What you’re going to do is make nearly every single link — in the sidebars, in the content, etc. — all point to your sales letter, VSL, whatever.

So that once someone lands on your “content” page, there’s the overwhelming chance that if they click anything, they’re going to end up clicking through to your sales message.

Financial publisher Stansberry & Associates does a stunningly-effective job of this here, in a page worth modeling if you’re going to be doing this.

Here’s what happens when you do this well…

When you are able to create one of these “news” pages that…

— Works for the ad networks, in that they’re willing to let you run it (which can be easier or harder, depending on the network)…

— AND works to get click-throughs to your promotions…

You have the potential to “enter the jet stream,” as Perry Marshall described a similar phenomenon on the Google Display Network.

That is, with your system working correctly, you campaign can give you economics that let you roll out your ads across practically the entire internet.

And the content networks do active targeting, which means they’ll put your ads in front of anyone they have reason to believe is a great fit. (And trust me, they know better than you do.)

When the pieces fall into place, suddenly your ads are showing up in the news stream — meaning hundreds of thousands of people can see them every day. AND they click on the ads, because the ads are a natural extension of content they’re interested in.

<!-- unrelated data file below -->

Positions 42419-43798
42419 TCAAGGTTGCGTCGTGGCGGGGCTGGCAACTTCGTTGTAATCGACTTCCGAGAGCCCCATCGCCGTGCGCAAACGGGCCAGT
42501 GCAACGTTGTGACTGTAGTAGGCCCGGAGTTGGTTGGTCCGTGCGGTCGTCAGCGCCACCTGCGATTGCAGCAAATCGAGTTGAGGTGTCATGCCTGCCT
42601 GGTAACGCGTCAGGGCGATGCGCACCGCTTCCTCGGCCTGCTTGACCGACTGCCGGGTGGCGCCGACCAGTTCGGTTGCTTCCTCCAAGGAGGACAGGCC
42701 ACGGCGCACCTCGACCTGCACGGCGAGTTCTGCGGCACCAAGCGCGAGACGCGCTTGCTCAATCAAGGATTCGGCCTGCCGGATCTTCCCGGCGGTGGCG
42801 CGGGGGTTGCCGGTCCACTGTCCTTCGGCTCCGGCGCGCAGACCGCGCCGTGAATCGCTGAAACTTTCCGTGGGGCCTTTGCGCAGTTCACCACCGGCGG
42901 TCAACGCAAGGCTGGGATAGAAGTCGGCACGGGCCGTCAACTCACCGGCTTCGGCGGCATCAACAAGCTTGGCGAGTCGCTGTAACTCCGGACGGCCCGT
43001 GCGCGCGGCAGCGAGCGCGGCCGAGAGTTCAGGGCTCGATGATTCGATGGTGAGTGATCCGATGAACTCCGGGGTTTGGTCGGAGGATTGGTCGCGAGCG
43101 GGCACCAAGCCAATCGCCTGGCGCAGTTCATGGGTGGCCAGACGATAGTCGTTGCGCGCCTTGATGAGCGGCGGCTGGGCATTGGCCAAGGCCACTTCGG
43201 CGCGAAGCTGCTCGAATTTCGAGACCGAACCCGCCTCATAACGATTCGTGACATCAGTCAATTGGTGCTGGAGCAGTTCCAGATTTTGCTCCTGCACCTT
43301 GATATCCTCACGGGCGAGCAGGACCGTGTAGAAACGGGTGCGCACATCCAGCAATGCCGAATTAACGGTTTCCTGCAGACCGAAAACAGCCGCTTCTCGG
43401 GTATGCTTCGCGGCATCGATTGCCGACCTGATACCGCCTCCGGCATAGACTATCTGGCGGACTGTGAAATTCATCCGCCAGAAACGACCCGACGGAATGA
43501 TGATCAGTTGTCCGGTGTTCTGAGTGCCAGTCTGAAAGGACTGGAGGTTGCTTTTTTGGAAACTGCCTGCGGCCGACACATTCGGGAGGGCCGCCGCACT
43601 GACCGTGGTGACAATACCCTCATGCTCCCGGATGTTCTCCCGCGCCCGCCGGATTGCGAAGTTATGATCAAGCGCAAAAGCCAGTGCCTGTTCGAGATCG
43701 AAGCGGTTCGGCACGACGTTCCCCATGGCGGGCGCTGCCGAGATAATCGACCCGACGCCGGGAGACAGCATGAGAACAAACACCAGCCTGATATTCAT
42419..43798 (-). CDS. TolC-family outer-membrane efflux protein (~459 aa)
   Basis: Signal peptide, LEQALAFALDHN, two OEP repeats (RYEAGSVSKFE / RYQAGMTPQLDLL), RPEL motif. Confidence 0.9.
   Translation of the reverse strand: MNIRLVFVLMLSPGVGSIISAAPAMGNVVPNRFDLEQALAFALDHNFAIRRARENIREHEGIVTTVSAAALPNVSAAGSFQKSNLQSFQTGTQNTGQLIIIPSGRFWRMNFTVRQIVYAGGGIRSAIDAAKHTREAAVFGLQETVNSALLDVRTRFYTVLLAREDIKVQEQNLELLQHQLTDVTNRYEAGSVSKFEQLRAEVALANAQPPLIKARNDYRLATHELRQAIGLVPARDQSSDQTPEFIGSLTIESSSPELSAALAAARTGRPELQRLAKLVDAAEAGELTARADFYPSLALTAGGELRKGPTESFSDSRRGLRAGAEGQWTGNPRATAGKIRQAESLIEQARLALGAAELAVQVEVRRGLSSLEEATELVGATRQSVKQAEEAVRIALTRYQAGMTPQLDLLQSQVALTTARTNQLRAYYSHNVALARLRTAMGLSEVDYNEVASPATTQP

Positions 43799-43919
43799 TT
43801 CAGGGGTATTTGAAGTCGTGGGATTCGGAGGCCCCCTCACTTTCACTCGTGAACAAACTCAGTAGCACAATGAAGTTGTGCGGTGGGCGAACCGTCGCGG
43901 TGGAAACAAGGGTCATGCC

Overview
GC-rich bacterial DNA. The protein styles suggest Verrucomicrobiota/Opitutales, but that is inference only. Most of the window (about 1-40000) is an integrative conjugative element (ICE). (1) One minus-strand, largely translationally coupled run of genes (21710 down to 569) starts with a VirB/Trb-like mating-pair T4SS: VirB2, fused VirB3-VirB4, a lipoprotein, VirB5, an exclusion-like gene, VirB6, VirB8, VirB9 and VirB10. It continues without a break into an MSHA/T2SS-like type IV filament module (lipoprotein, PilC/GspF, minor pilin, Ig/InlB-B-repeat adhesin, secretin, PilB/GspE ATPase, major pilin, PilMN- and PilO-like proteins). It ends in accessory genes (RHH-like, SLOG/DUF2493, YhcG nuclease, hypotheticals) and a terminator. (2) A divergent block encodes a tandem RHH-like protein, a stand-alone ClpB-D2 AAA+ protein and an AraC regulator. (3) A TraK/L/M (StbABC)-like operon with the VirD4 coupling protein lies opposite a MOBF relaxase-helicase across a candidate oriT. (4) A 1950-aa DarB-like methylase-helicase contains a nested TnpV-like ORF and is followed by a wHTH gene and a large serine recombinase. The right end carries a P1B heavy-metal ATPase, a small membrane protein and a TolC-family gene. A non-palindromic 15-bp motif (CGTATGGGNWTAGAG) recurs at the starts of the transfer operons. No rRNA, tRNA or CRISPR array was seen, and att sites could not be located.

You may have heard that “One good sales letter can change your life…”

The part of that quote — attributed to the late, great Gary Halbert — that’s seldom given enough attention, is that it’s all about distribution.

If you write an incredibly powerful sales letter (if not letter, video script, etc.), but nobody sees it, it won’t change your life.

But if you write a good sales letter and you’re able to get massive distribution for your message, then your life is about to be completely transformed. Doesn’t even have to be great.

The key is getting eyeballs on your message, at economics that allow you to reach massive scale.

It used to be that happened in print media — magazines, newspapers, direct mail, and so on.

Now, it can happen much faster on the internet.

And yes, Facebook can be good, and so can Google.

But these content networks that make your news-like advertising appear alongside news on major websites… Well, if you can make the economics work out, this is huge.

Here are some of the major content networks for your ads…

These are three of the top ones I know of, each with their own challenges and opportunities for direct marketers…




You can do a Google search for competitors of these, and find many more.

You can also hire an online media buying agency to work with you on these, usually paying a percentage of ad buy, and have someone hold your hand in setting up campaigns on all the best platforms for you.

Yours for bigger breakthroughs,

Roy Furr

Editor, Breakthrough Marketing Secrets